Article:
Chiang Mai: Thailand’s Rose of the North
Here at Travelettes, our love for Thailand is undying and forever more. Sorry to sound pretty gushy about that country, but it’s definitely a fav of ours. Sure, there’s Bangkok with Khao San Road and its never-ending bustling fun; sure, there’s the sandy partying of the southern islands; but how about some northern culture in the serene and stunning city of Chiang Mai?
The “Rose of the North” is Thailand’s fifth largest city and is elevated at 316metres with a surrounding of green jungles and mountains. It could only be accessed by river or by elephant until the 1920’s and this remote location enabled its authentic charm to be retained. The historic walled city is still surrounded by a square moat and the old crumbling brick gates on each side of the compound city still exist. Little “Sois” (laneways and alleys) criss-cross the old city allowing plenty of exploration, and you’re unlikely to get lost as the moat and gates provide some sort of navigation.
Friendly locals fill the Sois, going about their everyday business, so the top thing to do as soon as you arrive is hire a 50 baht bicycle (be prepared for some pretty vintage designs) and get rolling about. You’ll really get a feel for the community and score some delicious cheap roadside eats. Bizarrely, the Thais seem to have an infinite access to vintage Levi clothes so if you’re lucky, you’ll come across an old second-hand clothes shop and be able to pick up some cool plaid shirts or jeans. I managed to find an amazing 90’s plaid shirt that has become a travel staple for many years.
You’ll notice Chiang Mai has a ridiculous amount of ridiculously beautiful “Wats” (temples). Wat Phrathat Doi Suthep is the temple to see as it’s a massive Buddhist temple still retaining all its glory. Situated on a mountainside, it grandly overlooks the city and is open to the public (roughly 30 baht entrance fee).
Many catch a Songthaew (pick-up truck taxi) up the huge winding hill, but if you’re feeling daring (and you can’t drive a scooter), load one up with your bicycle and take a white-knuckle ride back down to the city. Do check your brakes before this downhill jaunt as you really don’t want to be blitzing down with some of the hairpin turns you’ll encounter!
Songthaew taxis are in abundance in the city and are the best and cheapest way to get around. The red ones wander the streets with no particular routes, picking random locals up who flag them down. Just don’t forget to haggle!
There’s an insane amount of things to get up to in the city. Take a walkabout in the massive Night Bazaar that is on nearly every night. It’s a massive pull for tourists and it’ll feel like you’ve walked for miles with stalls upon stalls selling goods! It’s great for picking up gifts, but the stalls begin repeating themselves after a while.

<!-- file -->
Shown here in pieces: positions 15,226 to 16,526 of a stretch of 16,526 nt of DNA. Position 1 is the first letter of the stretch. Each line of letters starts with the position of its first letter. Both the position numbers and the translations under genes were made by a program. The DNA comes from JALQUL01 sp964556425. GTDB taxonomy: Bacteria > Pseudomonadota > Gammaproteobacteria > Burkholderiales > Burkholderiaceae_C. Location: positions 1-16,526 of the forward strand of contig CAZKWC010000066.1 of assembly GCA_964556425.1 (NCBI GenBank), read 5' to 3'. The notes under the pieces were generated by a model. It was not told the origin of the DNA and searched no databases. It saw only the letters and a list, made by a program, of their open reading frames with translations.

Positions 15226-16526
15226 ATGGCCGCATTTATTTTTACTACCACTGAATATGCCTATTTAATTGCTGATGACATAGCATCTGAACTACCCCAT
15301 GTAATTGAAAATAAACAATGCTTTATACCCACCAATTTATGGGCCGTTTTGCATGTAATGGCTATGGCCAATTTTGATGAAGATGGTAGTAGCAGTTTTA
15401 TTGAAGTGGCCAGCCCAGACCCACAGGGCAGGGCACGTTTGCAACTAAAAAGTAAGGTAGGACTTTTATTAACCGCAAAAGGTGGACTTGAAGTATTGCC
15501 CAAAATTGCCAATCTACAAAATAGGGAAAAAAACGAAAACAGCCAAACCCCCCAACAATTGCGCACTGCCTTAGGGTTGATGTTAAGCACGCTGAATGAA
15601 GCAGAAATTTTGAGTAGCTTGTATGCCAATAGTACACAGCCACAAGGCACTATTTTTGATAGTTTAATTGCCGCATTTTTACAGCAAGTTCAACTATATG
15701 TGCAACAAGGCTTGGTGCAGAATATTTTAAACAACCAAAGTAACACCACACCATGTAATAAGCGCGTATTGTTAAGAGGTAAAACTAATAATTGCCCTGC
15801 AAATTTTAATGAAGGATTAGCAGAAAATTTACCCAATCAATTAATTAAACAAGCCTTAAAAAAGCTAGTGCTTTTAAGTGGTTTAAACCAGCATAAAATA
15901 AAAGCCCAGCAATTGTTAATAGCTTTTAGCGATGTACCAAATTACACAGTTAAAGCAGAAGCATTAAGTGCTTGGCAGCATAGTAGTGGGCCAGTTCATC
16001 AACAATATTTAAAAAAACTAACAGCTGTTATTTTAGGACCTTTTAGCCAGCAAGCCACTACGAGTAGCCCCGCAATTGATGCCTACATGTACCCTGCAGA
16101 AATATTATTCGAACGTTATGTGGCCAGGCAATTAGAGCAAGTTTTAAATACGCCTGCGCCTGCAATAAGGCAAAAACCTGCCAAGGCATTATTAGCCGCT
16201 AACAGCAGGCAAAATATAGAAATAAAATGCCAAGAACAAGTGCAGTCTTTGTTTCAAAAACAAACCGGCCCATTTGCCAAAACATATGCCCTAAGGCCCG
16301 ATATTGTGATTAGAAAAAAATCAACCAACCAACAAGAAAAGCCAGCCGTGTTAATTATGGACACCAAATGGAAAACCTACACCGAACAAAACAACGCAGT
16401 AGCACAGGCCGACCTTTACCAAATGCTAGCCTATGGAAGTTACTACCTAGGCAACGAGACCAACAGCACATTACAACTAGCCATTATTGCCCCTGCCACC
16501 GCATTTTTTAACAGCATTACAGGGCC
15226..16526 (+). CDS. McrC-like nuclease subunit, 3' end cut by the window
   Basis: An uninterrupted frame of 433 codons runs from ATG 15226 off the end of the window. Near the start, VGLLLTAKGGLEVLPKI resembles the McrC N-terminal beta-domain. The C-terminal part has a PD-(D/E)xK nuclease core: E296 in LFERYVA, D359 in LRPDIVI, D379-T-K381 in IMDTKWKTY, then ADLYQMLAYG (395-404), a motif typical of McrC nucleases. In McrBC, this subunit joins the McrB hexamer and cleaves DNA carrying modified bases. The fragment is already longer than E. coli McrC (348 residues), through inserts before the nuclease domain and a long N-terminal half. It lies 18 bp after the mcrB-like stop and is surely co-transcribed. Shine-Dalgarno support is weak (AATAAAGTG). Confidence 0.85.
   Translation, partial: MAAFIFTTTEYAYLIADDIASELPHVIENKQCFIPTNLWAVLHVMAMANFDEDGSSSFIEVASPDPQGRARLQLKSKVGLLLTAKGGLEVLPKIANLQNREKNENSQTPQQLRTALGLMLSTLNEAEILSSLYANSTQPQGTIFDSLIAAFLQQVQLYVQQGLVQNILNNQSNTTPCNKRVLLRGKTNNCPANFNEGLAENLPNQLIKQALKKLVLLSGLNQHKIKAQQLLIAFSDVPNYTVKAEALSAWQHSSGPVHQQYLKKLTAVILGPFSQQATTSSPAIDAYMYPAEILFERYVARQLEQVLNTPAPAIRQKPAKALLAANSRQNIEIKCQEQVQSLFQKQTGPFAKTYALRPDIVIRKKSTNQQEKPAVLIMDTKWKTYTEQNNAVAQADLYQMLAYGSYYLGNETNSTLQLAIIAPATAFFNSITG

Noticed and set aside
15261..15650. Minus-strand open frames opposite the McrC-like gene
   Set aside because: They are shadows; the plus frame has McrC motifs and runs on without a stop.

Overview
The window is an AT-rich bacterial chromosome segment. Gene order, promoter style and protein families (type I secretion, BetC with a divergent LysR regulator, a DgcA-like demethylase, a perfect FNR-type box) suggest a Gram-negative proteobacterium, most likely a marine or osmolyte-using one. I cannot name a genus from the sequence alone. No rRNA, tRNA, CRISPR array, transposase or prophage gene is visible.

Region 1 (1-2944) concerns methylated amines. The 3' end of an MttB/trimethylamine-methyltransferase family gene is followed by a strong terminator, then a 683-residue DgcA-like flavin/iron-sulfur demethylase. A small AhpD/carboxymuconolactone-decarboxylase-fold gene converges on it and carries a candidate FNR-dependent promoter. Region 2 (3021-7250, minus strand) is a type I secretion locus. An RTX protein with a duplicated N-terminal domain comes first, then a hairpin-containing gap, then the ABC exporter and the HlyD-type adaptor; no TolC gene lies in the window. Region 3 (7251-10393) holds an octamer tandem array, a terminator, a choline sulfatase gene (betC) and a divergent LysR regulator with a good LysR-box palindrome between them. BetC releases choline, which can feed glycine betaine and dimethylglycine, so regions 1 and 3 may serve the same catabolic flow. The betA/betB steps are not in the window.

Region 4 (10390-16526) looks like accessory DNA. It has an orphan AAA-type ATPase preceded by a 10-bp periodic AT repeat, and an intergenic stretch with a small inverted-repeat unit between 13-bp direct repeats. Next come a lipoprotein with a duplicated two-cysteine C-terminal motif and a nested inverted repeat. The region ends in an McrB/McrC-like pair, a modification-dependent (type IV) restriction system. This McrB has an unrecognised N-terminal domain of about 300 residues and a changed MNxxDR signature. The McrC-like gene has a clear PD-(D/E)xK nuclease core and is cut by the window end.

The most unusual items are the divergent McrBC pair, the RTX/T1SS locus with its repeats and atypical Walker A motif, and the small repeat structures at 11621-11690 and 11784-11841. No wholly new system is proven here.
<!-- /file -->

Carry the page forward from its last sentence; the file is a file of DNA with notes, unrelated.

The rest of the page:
Every Sunday there’s the Sunday Walking Night Market where you can see crafts and try some fantastic food that can be so authentically spicy it will truly blow your face off. The market is popular with Thai tourists who are wrapped up in scarves and hats as it’s considerably cooler than the south, but to us Brits (who are used to arctic UK weather) it will still fell positively balmy.
Be prepared to find some seriously cheap street food. Not only is it delicious and healthy, but authentic and pure. Who can argue with a noodle soup for 30 baht?! Afterwards, head up to THC Rooftop Bar. Blindly feel your way in the darkness until you reach the top where there’s glow-in-the-dark graffiti adorning the walls. Good food, cheap beer, birds-eye-views of the market, cushioned floor seating – it’s the chill-est place to drink and kick back. There’s no raucous partying like in the South of Thailand, so quiet places with good music are where most head to.
If you’re not in the mood to relax, go watch some fighting. Muay Thai boxing matches are some of the most intense fighting you’ll witness in Asia and mustn’t be missed on your trip! Kalare Boxing Stadium (behind the Night Bazaar) have real fights (not sissy tourist demonstrations) every Tuesday, Friday and Saturday starting at 9:30pm for 4 hours (400-600 baht).
The great thing about Chiang Mai is its abundance of hostels. Dorms are rife and so cheap which is a nice alternative to Bangkok/the South’s plethora of guesthouses. They make great places to meet new traveling buddies too! “Same Same” has some tight dorms and rooftop toilets, but has great vibes and hammocks to lie back on in the midday heat. However, “Julie guesthouse” is the place to try and get a bed. Not only does it have a great communal space but it’s well trusted in the backpacking community to give the best prices for worthwhile Hill-Tribe treks, cooking classes (check out Thai Kitchen Centre) and night buses/trains out of Chiang Mai. It’s a hostel in high demand, but even if you don’t get a bed they’ll welcome you to go there for dinner and play pool.
Other wholesome activities include the Zoo (PANDAS!!), Elephant Parks, top-notch massages and sunbathing on straw mats with locals in the city’s grassy parks. It truly lives up to its nickname, and this “Rose of the North” is merely a taster of what beauty the North of Thailand possesses.
Image1 via Wikipedia, image 2 & 8 via Sophie Saint, image 3 via flickr, image 4 via flickr, image 5, 6, 7, 10, 11, 12, 14, 15, 16, 17 via Jen Aitchison, image 9 via Flickr, image 13 via All things Good.